Uncharted Waters

Mar 30 2017   10:11AM GMT

Pick Your Pursuit: Comfort or Happiness

Matt Heusser Matt Heusser Profile: Matt Heusser

Tags:
career
freedom
happiness
HR

Comfort Or Happiness

Most of us are familiar with the iron triangle of quality, speed, and price – pick two. Some people extend that to four elements, including scope. Yet there is another, deeper dichotomy, the tradeoff in life between comfort and happiness. To many of us get it confused, equating the two as the same.

Today I will argue that nothing is further from the truth. If you want to be happy, you’ll need to be uncomfortable – the right kind of uncomfortable.

Discomfort In The Business

It’s been almost six years since I went independent. The calculations for going independent (Justin came along later with his budget, then pipeline) were based on our expenses … and they were wrong. When I calculated the family budget, it did not include taxes or health insurance. So the repeatable, planned income was not quite what it needed to be.

I felt like a primitive man, from a time long ago. Each morning, I would wake up in the savanna, hungry. That day, I needed to kill my food, or go hungry, or, possibly, be food for another animal. It was hard. It was scary.

But I was alive. Truly alive, for the first time in my professional life.

You don’t need to go independent to experience that thrill of aliveness – you just need to risk doing something new, something you can fail at. Something you probably will fail at.

If you want to get started, look to get rid of comfort. Drop the junk food for fruits, protein, and simple carbs. If you don’t know what those are, lose the fast food and learn a little bit about cooking. Start with wild rice, lean chicken, and asparagus. Get into a gym.  Do something for your relatives besides a card for their birthday. Change your own oil. Go camping.

The point is to find something actually scary and challenge yourself to do it. This will be uncomfortable.

It should be.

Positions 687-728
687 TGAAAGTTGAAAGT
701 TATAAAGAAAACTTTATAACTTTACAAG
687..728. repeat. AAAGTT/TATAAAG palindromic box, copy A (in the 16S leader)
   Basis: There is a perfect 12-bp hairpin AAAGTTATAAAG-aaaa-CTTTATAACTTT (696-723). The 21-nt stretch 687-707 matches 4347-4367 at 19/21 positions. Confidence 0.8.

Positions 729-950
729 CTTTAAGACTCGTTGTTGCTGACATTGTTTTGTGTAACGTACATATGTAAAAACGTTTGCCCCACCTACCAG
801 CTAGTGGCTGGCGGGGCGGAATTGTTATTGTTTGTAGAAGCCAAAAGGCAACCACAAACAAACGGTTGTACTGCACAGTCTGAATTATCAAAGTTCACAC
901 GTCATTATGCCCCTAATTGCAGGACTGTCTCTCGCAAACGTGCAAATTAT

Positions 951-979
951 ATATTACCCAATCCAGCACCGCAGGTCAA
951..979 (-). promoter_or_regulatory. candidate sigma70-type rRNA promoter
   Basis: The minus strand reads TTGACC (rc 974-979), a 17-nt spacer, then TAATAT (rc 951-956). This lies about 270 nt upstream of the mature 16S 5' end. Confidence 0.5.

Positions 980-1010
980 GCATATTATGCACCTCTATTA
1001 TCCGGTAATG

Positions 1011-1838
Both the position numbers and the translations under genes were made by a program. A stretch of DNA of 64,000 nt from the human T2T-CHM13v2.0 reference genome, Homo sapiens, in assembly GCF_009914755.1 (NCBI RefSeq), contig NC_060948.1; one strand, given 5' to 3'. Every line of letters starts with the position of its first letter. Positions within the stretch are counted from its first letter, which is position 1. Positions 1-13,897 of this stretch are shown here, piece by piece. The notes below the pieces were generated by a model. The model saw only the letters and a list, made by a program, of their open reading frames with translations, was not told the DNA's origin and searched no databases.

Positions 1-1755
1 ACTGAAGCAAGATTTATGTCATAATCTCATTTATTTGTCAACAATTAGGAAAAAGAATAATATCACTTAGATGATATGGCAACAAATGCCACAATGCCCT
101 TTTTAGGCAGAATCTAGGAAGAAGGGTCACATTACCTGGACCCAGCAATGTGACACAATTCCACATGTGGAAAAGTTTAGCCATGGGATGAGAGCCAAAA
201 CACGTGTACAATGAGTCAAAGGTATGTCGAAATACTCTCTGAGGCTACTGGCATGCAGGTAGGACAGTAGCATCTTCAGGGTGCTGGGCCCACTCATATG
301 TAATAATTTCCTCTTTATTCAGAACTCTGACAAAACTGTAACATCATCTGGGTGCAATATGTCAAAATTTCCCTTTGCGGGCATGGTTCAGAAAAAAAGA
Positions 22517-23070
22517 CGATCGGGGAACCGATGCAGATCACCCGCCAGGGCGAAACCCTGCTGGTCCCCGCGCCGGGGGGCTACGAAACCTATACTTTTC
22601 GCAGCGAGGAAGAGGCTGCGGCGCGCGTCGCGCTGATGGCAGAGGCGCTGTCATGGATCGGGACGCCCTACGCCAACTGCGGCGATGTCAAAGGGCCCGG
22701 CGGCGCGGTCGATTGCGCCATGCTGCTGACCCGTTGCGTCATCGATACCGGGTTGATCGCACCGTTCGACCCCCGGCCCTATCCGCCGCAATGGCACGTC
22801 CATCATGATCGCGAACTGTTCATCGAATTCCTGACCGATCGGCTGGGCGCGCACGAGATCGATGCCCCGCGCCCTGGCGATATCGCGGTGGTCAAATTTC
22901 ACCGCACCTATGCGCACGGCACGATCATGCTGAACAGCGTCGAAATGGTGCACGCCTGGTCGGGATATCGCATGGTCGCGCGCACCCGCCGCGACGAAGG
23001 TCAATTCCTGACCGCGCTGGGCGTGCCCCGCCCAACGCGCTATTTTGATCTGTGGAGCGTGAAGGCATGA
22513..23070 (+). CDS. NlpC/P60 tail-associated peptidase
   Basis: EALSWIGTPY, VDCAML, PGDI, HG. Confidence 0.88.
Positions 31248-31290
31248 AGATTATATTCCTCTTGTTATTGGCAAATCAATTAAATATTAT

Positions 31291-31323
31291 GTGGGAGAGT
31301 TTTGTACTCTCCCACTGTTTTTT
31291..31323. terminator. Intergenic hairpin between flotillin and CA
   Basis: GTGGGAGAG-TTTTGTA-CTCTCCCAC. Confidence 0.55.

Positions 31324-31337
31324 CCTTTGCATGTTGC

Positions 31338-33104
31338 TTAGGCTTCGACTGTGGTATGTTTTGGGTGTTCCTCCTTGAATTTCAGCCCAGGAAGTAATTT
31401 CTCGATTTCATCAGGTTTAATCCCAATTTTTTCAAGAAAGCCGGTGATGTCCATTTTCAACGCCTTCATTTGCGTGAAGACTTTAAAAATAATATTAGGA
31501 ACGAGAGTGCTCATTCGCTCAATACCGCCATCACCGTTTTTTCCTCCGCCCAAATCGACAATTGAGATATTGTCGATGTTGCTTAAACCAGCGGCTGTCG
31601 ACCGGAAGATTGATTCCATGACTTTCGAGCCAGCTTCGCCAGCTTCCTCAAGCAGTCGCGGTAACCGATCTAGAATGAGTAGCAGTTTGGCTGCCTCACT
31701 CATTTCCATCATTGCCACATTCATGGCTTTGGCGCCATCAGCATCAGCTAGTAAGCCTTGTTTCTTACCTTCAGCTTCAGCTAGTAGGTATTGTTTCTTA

Not just in one area. Physical (Body) discomfort, Career Discomfort, Financial Discomfort (Savings), and Social Discomfort. Pick one of each and put a done-by date on them.

A Hidden Advantage of Discomfort

I’m currently reading A Guide To The Good Life: The Ancient Art Of Stoic Joy by William Irvine. The book points out that insatiable appetite combined with habituation conspire to destroy our happiness.

That is, say you are lost in the desert for a month. Stumbling, you find a city, and an old friend, who invites you in and offers you a cup of grape juice.

That is going to be the best grape juice you ever had in your entire life.

And yet, if you stayed for a month with the friend, in his air-conditioned house, with grape juice on tap … suddenly it might not be enough. You have become habituated to it, and want more. That more, that never-ending desire, has us not happy with what we have.

Irvine recommends negative visualization, or imaging losing what we already have, in order to appreciate what we have more.

Another way to achieve that end is a temporary discomfort. Go camping, or even just sleep on your floor. Take cold showers for a month.

In business, that could be stepping down from the mountain you climbed to achieve your success, stepping down from your expertise, and trying to climb up a new mountain – or to climb much higher on the current one. You’ll be terrible at it at first, as most people are when trying something new.

But terrible is the first step toward awesome.

Discomfort in the Land Of IT

Back in IT land, that means volunteering for an assignment that confuses you. No, I do not mean “playing with it”, or trying to learn an new technology at night. I mean commit-first, figure it out later. This involves some personal risk. You might fail.

Last year, I took a risk, leaving an assignment with some security in order to help run Agile Testing Days:USA 2017.

The 2017 conference was eventually cancelled.

And here I am, not starving.

In fact, I feel Alive.

What are you doing to feel alive these days?

“A ship in harbor is safe — but that is not what ships are built for.” — John A. Shedd

1  Comment on this Post

 
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  • pdvarhol

    As someone almost 20 years your senior, Matt, you speak Truth, earlier in life than I learned it. Food - you will love better food, take it from me, and it doesn't have to take any longer than driving to the McDonalds. Family - I want to give what I can to my grandnephews. They are the future; I am not.

    Risk and reward. You will have ups and downs. Both are transient. Establish your rudder, and things will be okay.

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